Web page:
Thanks for your beginning kind words. Wintering white geese in CA actually are comprised of 2 main stocks of snow geese + Ross' geese (a separate species). In North America over the last 20-25 years we've been managing geese more and more on a stock-specific basis. We have management plans for most stocks, and for the Pacific Flyway, some of these plans are on the internet at www.pacificflyway.gov. These plans contain population objectives for each stock, as well as harvest management guidelines. While Snow geese from the western Canadian Arctic are doing well, and Ross' geese super well, we also host snow geese from Wrangel Island, Russia. Those geese are just under their management plan objective, but they were trending upward enough to warrant some liberalization last year. Interestingly, while measures of the breeding populations of western Arctic snows and Ross' geese are up (way up in some areas) the number of white geese (both snow and Ross') in winter in CA is actually about stable over the long run.
Hope that helps
I read over the information and fired this one back at him:
I sincerely appreciate your extremely prompt response; it was truly impressive! To say I read the entire 40 pages in depth would not be entirely honest, but I did go through the much better half in detail, and all of it was looked over. In my last e-mail I told you I was no biologist or professional on snow geese, but I have done some research on the snow geese and still have a few questions in regards to it.
Somewhere along my research, I read the WISG do not migrate on flyways to the East of the Pacific flyway. If this is the case, the highest majority of Wrangel Island Snow geese are taken here in the Pacific flyway, correct? To me, this means we have the largest impact on the WISG population. According to "The Council Review Draft" for the WISG, it says the 2004 Snow goose harvest report (not limited to WISG exclusively, but rather all snow geese) was approximately 36,000 birds. In the same report, it says the approximate population of WISG is 117,500; the same population as the year before. In addition to the WISG population, the report states there are 450,000 birds in the Central Valley when you add in the Artic geese coming from the other flyways (there is no mention of the addition of Ross’ geese in that figure). The report literally says, "Some are Wrangel Birds" (page 29). If we were to assume all 117,500 WISG migrated to the Central Valley, this would leave us with 332,500 snow geese in the Central Valley that were not WISG. This data and scenario only reflect the Central Valley; WISG do not meet up with Artic Snows until Summer Lake and begin settling down for winter from that point south until few numbers get to the Central Valley where the majority of geese are Artic Snows and ross’, not WISG. As stated in the report ninety percent of the 43,000 geese on Lower Klamath are Ross and not WISG, how many of the geese in California can be WISG if that few are in Klamath? Realistically, how many WISG are taken in California as opposed to the artic geese, blue geese, and Ross geese in the reported 36,000?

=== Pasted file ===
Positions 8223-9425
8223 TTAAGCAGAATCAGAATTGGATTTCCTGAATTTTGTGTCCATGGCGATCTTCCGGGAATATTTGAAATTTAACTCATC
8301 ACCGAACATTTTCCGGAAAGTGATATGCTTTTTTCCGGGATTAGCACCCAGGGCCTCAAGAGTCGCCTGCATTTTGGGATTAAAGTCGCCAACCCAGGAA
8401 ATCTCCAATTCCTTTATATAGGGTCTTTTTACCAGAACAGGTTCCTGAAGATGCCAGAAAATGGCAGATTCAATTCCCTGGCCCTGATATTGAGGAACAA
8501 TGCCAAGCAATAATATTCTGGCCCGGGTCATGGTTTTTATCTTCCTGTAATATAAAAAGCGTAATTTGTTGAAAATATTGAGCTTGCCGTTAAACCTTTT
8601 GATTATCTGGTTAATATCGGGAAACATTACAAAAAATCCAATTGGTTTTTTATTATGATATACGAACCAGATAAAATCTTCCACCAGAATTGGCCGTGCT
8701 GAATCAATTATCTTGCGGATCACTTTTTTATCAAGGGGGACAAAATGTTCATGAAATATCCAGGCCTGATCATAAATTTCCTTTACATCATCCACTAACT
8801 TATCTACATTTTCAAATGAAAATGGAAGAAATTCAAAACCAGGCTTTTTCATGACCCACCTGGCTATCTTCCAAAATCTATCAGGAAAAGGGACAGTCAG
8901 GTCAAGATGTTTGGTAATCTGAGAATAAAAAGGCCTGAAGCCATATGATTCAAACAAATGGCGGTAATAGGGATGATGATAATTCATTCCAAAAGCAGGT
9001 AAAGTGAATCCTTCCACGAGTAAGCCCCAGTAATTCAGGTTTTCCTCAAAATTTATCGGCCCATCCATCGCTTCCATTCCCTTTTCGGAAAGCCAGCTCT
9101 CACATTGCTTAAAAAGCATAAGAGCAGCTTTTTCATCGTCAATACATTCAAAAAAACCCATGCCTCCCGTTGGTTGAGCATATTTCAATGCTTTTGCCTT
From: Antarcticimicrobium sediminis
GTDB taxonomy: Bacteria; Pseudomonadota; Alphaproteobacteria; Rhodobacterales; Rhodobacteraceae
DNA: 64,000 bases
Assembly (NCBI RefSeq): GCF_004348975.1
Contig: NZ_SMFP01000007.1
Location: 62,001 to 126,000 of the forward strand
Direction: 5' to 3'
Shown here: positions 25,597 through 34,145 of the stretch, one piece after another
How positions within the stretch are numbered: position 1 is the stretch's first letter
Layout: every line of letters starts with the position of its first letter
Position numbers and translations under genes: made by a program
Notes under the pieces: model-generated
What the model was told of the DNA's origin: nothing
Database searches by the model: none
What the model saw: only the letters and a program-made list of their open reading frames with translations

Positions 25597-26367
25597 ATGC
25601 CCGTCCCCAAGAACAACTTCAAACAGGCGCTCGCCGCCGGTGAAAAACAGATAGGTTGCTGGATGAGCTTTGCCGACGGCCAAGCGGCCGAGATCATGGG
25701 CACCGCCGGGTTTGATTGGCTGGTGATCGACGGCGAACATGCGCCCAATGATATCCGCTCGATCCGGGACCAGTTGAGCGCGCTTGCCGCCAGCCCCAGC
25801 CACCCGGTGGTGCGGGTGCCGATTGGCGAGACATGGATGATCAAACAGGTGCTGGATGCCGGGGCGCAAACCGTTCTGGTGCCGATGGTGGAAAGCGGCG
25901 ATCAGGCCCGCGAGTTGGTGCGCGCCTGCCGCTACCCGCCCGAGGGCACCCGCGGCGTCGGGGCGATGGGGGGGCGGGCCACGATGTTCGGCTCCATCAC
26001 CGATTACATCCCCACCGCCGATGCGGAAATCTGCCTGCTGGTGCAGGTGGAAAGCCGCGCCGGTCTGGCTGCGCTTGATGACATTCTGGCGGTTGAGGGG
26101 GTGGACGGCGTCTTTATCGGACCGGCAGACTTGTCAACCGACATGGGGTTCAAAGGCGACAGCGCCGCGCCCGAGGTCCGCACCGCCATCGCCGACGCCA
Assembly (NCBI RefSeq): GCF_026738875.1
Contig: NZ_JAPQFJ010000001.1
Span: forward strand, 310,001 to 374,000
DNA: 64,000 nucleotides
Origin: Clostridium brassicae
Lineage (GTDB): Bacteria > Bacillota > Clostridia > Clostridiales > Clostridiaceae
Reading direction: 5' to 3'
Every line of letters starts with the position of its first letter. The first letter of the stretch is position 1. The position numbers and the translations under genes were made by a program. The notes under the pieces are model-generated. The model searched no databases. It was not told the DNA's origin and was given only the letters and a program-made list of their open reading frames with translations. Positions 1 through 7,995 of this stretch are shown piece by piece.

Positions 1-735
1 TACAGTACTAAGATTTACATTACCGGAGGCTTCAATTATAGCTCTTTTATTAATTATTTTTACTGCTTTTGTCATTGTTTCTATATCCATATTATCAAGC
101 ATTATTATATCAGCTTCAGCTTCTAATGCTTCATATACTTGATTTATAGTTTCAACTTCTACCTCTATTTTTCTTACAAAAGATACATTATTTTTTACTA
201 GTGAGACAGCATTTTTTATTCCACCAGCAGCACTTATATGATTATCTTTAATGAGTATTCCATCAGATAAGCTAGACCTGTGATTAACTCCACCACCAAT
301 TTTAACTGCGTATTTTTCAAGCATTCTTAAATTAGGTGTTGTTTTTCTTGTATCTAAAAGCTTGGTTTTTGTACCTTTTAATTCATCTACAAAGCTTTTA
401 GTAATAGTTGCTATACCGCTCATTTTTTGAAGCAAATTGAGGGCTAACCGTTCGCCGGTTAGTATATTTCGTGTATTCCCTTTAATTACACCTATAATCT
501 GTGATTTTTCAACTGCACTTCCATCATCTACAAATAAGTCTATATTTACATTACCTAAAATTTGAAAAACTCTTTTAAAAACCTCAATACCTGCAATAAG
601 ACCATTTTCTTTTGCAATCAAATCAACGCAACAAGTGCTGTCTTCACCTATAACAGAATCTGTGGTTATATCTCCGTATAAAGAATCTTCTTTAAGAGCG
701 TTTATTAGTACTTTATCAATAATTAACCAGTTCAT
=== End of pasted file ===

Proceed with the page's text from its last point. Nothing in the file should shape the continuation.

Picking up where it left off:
Looking at appendix A. it shows the WISG population is at a seventy four year high, with a much higher number of breeding geese in that population than previous years. I suspect this means the WISG are getting older and the geese killed are young, uneducated birds in states other than California? Moreover, there were more nests with a higher percentage of successful nests, and a higher clutch size in 2005 than in the same 31-year period! And let’s not forget older geese tend to persuade flocks of geese out of hunter’s spreads leading us to believe the older geese are going to encourage the populations to further expand.
California has had the three-goose limit since 1981 and was finally raised to four in the 2005-2006 hunting season. In this period, the WISG population has fluctuated, but has exploded in numbers in the past five years growing over twenty thousand geese! Mind you, these are only the "protected" WISG growing in population being accounted for, not the Ross or Artic Snow Goose populations that are included in, and make up the overwhelming population of the 450,000 geese noted by the report in the central valley. Speaking of which, the report does not address the Ross’ and Artic populations that are undoubtedly growing as well, quite possibly a result of California’s conservative limits. As stated in the report ninety percent of the 43,000 geese on Lower Klamath are Ross and not WISG, how many of the geese in California can be WISG if that few are in Klamath?
I understand the bind you are in; preserve the population, yet let it grow slightly, and ultimately manage the population. It really seems to be opposite directions, yet oddly enough, all reaching for the same goals. However, as it seems to me, if California has minimal impact compared to other states on the WISG while there is a dramatic increase in the Ross goose population in California why would California hunters not be able to take more geese? Other states are granted a conservation season in order to combat the excessive Artic snow goose populations, yet Californians sit idle watching those same geese (Artic) fly in California along with the Ross's. It has been said that the Conservation season was granted too late to the states that have it in order to manage their goose population. Can it be said the Ross' goose population is being allowed to go wild because of the misconception we are preserving the WISG population—a population that is not in California with the huge numbers it once was?
Again, I appreciate your help, desire, commitment to the state’s game, and your taking the time to speak with me.
Very Truly Yours,
What do you guys think?